There’s a lot of debate in the mountain biking world about whether 29ers are harder to manual. Some people swear by them, while others find them more difficult to wheelie and balance. So, which is it? Are 29ers harder to manual, or is it simply a matter of practice? Let’s take a closer look at this question and see what the evidence says.
The quick answer is it’s not necessarily harder to manual a 29er just a little different. With a 29er, the longer wheelbase can affect some riders and getting the front wheel up in the air high enough and finding a balance point. For some, it can just take a little getting used to.
Mountain biking is all about practice, so if you’re having trouble manualing your 29er, keep at it! With time and experience, you’ll get the hang of it.
What Is a Manual on a Mountain Bike?
If you’re new to mountain biking, you may have heard people talking about manuals and wondered what they are. A manual is simply a form of a standing wheelie without pedaling. To do a manual, you shift your weight backward behind the rear axle of your bike, find the balance point and ride it as long as you can.
It’s not as easy as it sounds! You need to have good balance and control of your bike, and it takes a lot of practice to master the manual.
Manuals are sometimes used as a way to show off your bike control skills
However, once you get the hang of it, it’s a fun move to add to your repertoire. And who knows? Maybe you’ll even impress your friends with your mad skills.
This Is How to Do a Manual?
One of the most impressive bike skills to have when riding a mountain bike is to know how to do a manual. This maneuver will help you navigate rough terrain and keep your balance while riding. Here’s a step-by-step guide on how to do it:
1. Start by rolling at a medium speed. Level your pedals with a neutral body position standing tall.
2. Shift your body weight down and back to get your weight behind the rear axle and find your balance point.
3. Control the speed and height of your front wheel by using your finger over your rear brake. If you need to bring your front tire down or begin losing control, feather your rear brake to slow you down, and the front wheel will drop.
Some useful tips are to start with flat pedals instead of being clipped into your pedals.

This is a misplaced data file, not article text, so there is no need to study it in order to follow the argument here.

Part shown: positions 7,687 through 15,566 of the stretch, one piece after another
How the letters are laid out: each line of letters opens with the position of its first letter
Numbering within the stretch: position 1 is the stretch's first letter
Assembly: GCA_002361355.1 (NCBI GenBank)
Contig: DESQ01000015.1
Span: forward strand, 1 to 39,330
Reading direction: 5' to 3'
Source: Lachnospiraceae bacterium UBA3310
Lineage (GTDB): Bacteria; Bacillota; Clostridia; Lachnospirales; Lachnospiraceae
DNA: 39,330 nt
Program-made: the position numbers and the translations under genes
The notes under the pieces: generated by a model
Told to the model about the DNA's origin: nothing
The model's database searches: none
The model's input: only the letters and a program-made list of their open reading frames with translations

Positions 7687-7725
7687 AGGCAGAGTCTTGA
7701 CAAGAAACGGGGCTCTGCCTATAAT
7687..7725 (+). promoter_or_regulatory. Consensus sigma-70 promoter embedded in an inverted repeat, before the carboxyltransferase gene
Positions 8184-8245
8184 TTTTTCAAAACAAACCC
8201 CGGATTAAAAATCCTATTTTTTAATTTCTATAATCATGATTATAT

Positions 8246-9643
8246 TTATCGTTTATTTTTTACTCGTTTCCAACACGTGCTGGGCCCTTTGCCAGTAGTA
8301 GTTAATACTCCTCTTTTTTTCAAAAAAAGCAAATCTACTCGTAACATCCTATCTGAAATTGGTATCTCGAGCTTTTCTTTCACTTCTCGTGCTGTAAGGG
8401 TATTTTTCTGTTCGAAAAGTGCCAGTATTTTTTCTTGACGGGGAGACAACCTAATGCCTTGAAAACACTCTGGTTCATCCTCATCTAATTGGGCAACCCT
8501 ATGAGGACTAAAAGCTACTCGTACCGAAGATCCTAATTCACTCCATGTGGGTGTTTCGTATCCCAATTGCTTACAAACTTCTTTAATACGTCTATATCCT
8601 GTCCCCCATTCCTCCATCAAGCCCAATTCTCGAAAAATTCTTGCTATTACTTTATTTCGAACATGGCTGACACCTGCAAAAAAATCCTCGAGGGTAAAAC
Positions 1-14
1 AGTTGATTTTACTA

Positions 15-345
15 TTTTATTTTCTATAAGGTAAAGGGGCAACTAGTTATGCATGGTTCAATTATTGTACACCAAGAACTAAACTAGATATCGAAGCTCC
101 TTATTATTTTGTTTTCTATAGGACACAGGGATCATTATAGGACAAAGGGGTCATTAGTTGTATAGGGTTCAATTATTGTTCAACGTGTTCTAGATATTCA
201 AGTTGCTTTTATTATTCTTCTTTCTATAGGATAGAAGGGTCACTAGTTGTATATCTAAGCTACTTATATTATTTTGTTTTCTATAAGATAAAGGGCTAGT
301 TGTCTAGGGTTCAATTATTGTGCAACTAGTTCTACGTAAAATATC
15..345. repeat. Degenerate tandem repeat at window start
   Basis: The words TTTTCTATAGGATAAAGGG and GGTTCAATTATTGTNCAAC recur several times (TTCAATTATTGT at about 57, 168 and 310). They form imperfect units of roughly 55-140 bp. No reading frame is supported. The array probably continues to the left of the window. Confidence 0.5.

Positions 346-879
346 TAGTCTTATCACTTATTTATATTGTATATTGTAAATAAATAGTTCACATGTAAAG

Also, pay attention to keeping your arms mostly straight while your butt is behind the rear axle. Another suggestion is to try not to keep your head down and look ahead over your front tire to keep you moving forward.
While a manual is by no means an essential skill when mountain bike, it can be useful and certainly looks cool out on the trails. With practice, you’ll be able to do a manual like a pro!
Are a Wheelie and a Manual the Same?
A lot of people think that a wheelie and a manual are the same things, but there are a couple of distinct differences. A wheelie is when you ride your bike with the front wheel up in the air, while a manual is when you balance on your rear wheel. Both tricks take a lot of practice to master, but they are different.
So, what’s the difference? Well, for starters, a wheelie involves continuing to pedal as you balance on the rear wheel. As you find a comfortable balance point, you continue pedaling to move yourself forward. Wheelies are usually done on flat ground to a slight incline as the incline can help to find that balance point for some riders. This does require good balance and coordination and quite a bit of practice.
A manual, on the other hand, is all about finding the balance point and just riding out some distance while balancing weight on your rear wheel. Manuals are more commonly used on a trail, usually traveling down a slight to moderate decline.
So, there you have it! The next time someone tells you that a wheelie and a manual are the same thing, now you know better!
Which Is Easier to Learn?
So, which is easier to learn? A wheelie or a manual? Well, that really depends on the person. Some people find it easier to balance and ride a manual while others find it simpler to pop up into a wheelie and keep going.
If you’re having trouble with one particular move, it may be helpful to try the other and see if that’s more your style. Or, you could practice both! After all, they are both impressive bike skills to have.